Dinosaur Isle at Sandown is to celebrate Britain’s ‘greatest dinosaur hunter’, the Reverend William Fox, thanks to the Royal Society’s Local Heroes scheme.
It is among 15 museums and galleries from all over the country selected under the grant scheme – which provides funding of up to £3,000 for exhibitions and events that reveal stories of scientific brilliance.
Dinosaur Isle will celebrate the forgotten story of Rev Fox (1813 to 1881), a Victorian dinosaur hunter, with self-guided tours to take visitors off the beaten track around the area where he conducted some of his extraordinary fossil hunting.
Rev Fox was curate of St Mary’s Church, Brighstone, and lived in Myrtle Cottage. He amassed a collection of more than 500 dinosaur bones which he collected along the coast between Atherfield and Compton Bay. On his death his collection was acquired by the Natural History Museum (London). He personally discovered more species of dinosaurs, and has more species named after him than any other Englishman.
Dinosaur Isle curator, Dr Martin Munt, said:
“We are delighted to have been awarded this grant by the Royal Society. It will make possible a special initiative inviting the public to celebrate the contribution of Rev William Fox to the early days of dinosaur fossil collecting. The trail, guided walks and loans of original fossils collected by Fox will help bring his legacy home to the Island community.”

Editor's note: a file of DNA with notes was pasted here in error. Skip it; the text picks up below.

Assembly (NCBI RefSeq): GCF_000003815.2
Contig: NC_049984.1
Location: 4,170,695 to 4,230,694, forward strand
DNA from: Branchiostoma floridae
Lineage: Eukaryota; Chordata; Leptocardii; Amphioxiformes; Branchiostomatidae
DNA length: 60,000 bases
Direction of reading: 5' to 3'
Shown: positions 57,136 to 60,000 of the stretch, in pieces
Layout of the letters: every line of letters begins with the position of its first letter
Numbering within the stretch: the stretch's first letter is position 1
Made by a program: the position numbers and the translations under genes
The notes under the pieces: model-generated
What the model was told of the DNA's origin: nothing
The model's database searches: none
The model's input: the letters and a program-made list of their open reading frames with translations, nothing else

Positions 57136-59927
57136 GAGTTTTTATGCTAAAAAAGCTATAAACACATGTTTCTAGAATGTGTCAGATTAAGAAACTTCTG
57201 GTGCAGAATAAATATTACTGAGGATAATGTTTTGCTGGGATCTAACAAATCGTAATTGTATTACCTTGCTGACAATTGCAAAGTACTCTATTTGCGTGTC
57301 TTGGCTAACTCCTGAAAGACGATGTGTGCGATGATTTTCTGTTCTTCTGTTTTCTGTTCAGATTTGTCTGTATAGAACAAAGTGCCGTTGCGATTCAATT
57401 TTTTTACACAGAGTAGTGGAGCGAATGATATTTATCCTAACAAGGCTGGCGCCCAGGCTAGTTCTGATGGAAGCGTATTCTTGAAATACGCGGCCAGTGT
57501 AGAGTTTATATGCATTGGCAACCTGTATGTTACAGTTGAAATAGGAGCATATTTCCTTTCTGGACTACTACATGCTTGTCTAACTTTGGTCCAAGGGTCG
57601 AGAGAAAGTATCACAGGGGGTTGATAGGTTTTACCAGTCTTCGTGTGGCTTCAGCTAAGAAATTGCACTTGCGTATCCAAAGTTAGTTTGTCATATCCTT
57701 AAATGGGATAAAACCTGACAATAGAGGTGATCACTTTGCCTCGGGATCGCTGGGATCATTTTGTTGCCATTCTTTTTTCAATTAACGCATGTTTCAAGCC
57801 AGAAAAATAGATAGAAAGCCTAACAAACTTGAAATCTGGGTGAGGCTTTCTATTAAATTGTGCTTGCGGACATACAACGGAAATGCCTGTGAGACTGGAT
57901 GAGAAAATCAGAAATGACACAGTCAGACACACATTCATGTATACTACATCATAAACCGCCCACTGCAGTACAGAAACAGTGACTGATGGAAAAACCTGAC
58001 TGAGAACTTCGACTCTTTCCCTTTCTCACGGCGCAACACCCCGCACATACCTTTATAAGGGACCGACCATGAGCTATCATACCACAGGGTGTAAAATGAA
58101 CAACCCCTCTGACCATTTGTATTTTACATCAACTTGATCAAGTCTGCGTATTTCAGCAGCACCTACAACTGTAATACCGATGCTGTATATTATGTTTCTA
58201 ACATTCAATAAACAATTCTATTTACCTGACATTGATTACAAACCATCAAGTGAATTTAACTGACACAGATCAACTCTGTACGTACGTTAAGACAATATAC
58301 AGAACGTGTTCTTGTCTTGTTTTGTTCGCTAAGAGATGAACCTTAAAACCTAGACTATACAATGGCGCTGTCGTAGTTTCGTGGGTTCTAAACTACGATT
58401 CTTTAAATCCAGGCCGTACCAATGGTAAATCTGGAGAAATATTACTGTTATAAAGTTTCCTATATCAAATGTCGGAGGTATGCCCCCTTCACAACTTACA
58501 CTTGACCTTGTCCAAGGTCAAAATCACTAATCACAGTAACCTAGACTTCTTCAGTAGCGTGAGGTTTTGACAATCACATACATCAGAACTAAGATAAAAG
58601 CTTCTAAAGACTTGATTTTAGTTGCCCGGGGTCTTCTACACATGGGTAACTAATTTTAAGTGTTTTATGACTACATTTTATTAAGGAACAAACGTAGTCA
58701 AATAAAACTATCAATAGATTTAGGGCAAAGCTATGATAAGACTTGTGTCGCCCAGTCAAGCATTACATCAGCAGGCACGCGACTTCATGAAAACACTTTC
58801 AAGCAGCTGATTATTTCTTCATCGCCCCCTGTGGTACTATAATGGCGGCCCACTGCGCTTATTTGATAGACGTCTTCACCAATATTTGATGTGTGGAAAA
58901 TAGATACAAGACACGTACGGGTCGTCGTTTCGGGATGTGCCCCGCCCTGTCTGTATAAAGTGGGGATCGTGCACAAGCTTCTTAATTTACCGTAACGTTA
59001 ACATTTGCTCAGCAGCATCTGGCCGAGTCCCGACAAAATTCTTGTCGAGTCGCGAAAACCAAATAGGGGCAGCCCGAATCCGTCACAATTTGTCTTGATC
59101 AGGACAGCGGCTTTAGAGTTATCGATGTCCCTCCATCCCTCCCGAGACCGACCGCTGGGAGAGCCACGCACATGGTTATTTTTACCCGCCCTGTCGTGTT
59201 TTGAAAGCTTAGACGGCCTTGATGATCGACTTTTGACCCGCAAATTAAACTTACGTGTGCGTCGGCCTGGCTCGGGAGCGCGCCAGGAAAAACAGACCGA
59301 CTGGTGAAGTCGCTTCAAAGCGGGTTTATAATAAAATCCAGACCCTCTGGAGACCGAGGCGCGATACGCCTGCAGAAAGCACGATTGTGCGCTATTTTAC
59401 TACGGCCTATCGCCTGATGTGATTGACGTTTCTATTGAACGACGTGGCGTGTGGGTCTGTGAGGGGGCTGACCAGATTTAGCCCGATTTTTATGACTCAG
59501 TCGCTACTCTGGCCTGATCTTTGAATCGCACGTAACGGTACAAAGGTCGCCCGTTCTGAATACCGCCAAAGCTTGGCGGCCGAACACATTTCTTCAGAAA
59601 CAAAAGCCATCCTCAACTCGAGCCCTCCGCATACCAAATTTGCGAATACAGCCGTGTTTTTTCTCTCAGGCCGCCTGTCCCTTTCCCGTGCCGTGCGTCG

Executive member with responsibility for culture, Councillor Shirley Smart, said:
“This grant is great recognition for Dinosaur Isle, and acknowledges its special place and that of the Isle of Wight in this area of science. We are honoured that the Royal Society has chosen to award this grant and that it can be used to broaden people’s knowledge of the important role played by Rev William Fox.”
Professor Jonathan Ashmore, chair of the Royal Society Local Heroes judging panel, added:
“The Royal Society Local Heroes scheme is a fantastic nationwide celebration of past and present scientists and their influential achievements right across the UK. The UK has a rich and diverse history of science which provides important routes for modern day society to deepen its understanding of the modern world.
“Science drives local and international economies and is an important ingredient in our history, identity and cultural heritage, which is why it’s so important for it to be recognised through schemes such as Local Heroes. The scheme will unite and encourage local communities to run creative workshops demonstrating local scientific triumphs, and will attract audiences to engage with the life and work of scientists in their area.”